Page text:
The Irish Rover barndance

Also known as The Irish Rover’s March, The March Of The Irish Rover.

There are 12 recordings of a tune by this name.

The Irish Rover has been added to 145 tunebooks.

Download ABC

Four settings

X: 1
T: The Irish Rover
R: barndance
M: 4/4
L: 1/8
K: Gmaj
|: d c/B/A |G2 B>c d2 ga | bc'/b/ af g2 fe | d2 ed B2 cB | A2 d>e dc c/B/A |
G2 Bc d2 g>a | b2 a>f g2 fe | d2 fg a2 fd | g4- g :|
|: d ga |b2 ga bc'/b/ gb | ab/a/ g/f/e d2 ef | g>f ga b2 gb | a>g fe d>c BA |
GD/G/ B/c/d d3 g/a/ | zb a>f g3 f/e/ | d3 f/g/ a/b/a/g/ f/e/d | g4- g :|
ABC
X: 2
T: The Irish Rover
R: barndance
M: 4/4
L: 1/8
K: Gmaj
BA |G2 Bc d2 ga | b2 af g2 fe | d2 ed B2 cB | A2 AB A2 dB |
G2 Bc d2 ga | b2 af g2 fe | d2 fg a2 fd | g2 g2 g2 ||
dd |g2 ga b2 gb | a2 af d2 ef | g2 ga b2 gb | a2 fe d2 BA |
G2 Bc d2 ga | b2 af g2 fe | d2 fg a2 fd | g2 g>g g2 |]
ABC
X: 3
T: The Irish Rover
R: barndance
M: 4/4
L: 1/8
K: Gmaj
dB |G2 A/B/c d2 ga | bc'/b/ af g2- gf/e/ | d>d f/e/d B>B cB | A2- A>B A2 d/c/B/A/ |
G2- GB/c/ d2- dg/a/ | b2 af g2 fe | d2 d/e/f/g/ ab/a/ fd | g2 g>f g3/ ||
d/ e/f/g/a/ |b2 g>a b2- bg/b/ | a2 a/g/f/e/ d2 d/e/f | g2 g>a b2 gb | a>g fe d2 d/c/B/A/ |
G2 Bc d2 B/c/d | b2- ba/f/ g2- gf/e/ | d>d fg a2- af/d/ | g4 g2 |]
ABC
X: 4
T: The Irish Rover
R: barndance
M: 4/4
L: 1/8
K: Gmaj
d2 |G2 B>c d2 ga | b2 af g2 fe | d2 ed B2 cB | A4 dc BA |
G2 Bc d2 g>a | b2 a>f g2 fe | d2 fg a2 fd | g4- g2 ||
ga |b2 ga b2 gb | a2 g>e d2 ef | g>f ga b2 gb | a>g fe d>c BA |
G2 Bc d2 g>a | b2 a>f g2 fe | d>d fg a2 fd | g4- g2 |]
ABC

Five comments

“The Irish Rover” ~ march

This is also player AB, rather than as here AABB. Here is another transcription of this as a march:

"Matt Cunningham’s Dance Music of Ireland"
Dave Mallinson Publications, 1999
http://www.mally.com/
ISBN: 1-899512-45-4
Page 44

This version’s second part, first bar, begins: | g2 ga b2 gb |
& the parts are played AB, without repeats…

Screwed up again, apologies, now corrected in the ABCs, a problem I sometimes have with ‘c’s ~ c’, old ABC notation:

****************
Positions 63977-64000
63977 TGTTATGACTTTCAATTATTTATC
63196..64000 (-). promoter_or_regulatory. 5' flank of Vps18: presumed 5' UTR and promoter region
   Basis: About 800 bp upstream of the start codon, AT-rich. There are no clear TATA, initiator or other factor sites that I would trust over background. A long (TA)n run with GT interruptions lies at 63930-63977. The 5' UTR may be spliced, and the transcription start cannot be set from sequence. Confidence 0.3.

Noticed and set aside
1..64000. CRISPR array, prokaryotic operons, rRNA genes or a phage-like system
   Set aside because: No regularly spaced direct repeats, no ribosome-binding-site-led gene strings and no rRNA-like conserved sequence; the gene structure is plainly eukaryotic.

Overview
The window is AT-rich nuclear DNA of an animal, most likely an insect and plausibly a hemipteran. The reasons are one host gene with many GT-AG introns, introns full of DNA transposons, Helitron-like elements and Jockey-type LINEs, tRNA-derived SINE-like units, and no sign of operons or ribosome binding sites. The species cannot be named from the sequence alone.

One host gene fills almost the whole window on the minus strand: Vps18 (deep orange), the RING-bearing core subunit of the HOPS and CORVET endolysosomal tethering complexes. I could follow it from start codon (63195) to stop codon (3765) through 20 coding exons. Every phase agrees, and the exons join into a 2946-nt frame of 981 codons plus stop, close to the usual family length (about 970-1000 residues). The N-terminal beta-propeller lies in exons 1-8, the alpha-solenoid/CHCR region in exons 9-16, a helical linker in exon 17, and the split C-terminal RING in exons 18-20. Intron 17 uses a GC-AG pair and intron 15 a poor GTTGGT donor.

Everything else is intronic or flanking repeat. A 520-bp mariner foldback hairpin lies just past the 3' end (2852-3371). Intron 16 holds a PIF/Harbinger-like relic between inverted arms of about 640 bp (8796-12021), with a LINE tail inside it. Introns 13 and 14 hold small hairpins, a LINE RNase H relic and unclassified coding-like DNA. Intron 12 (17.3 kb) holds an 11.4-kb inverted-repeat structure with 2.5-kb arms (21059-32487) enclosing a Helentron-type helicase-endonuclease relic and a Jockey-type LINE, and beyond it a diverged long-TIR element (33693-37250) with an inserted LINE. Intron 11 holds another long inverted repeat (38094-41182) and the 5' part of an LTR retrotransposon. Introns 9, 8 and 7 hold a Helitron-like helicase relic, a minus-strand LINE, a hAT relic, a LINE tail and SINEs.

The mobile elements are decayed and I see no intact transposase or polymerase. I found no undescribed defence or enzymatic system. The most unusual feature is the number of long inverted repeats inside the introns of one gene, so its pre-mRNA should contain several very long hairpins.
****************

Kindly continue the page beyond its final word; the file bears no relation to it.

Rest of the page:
Part-A, bar 2: ~ | bc’/b/ af g2 fe |
Part-B, bar 1: ~ | b2 ga bc’/b/ gb |

X: 2 “The Irish Rover” - march

Simplified from the playing of Matt Cunningham and his family ceili band…

Irish Rover - One version of the song lyrics

On the fourth of July eighteen-hundred-and-six,
We set sail from the sweet cove of Cork
We were sailing away with a cargo of bricks
For the grand City Hall in New York
‘Twas a wonderful craft, she was rigged fore and aft
And oh, how the wild wind drove her
She stood several blasts, she had twenty-seven masts
And they called her the Irish Rover

We had one million bags of the best Sligo rags,
We had two million barrels of stone
We had three million sides of old blind horses hides,
We had four million barrels of bones
We had five million hogs, and six million dogs,
Seven million barrels of porter
We had eight million bails of old nanny-goats’ tails
In the hold of the Irish Rover

There was awl Mickey Coote, who played hard on his flute
When the ladies lined up for a set
He was tootlin’ with skill for each sparkling quadrille
Though the dancers were fluther’d and bet
With his smart witty talk, he was cock of the walk
And he rolled the dames under and over
They all knew at a glance when he took up his stance
That he sailed in the Irish Rover

There was Barney McGee from the banks of the Lee,
There was Hogan from County Tyrone
There was Johnny McGurk who was scared stiff of work
And a man from Westmeath called Malone
There was Slugger O’Toole who was drunk as a rule
And Fighting Bill Treacy from Dover
And your man, Mike McCann from the banks of the Bann
Was the skipper on the Irish Rover

For a sailor, it’s always a bother of life,
It’s so lonesome by night and by day
When he longs for the shore and a charming young whore
Who will melt all his troubles away
All the noise and the rout swillin` poitin and stout,
For him soon is done and over
Of the love of a maid he is never afraid,
That ould salt from the Irish Rover

We had sailed seven years when the measles broke out
And the ship lost it’s way in the fog
And that whale of a crew was reduced down to two,
Just meself and the Captain’s old dog
Then the ship struck a rock, Oh Lord! what a shock,
The bulkhead was turned right over
Turned nine times around and the poor old dog was drowned,
I’m the last of the Irish Rover

Thanx Mix… 8-)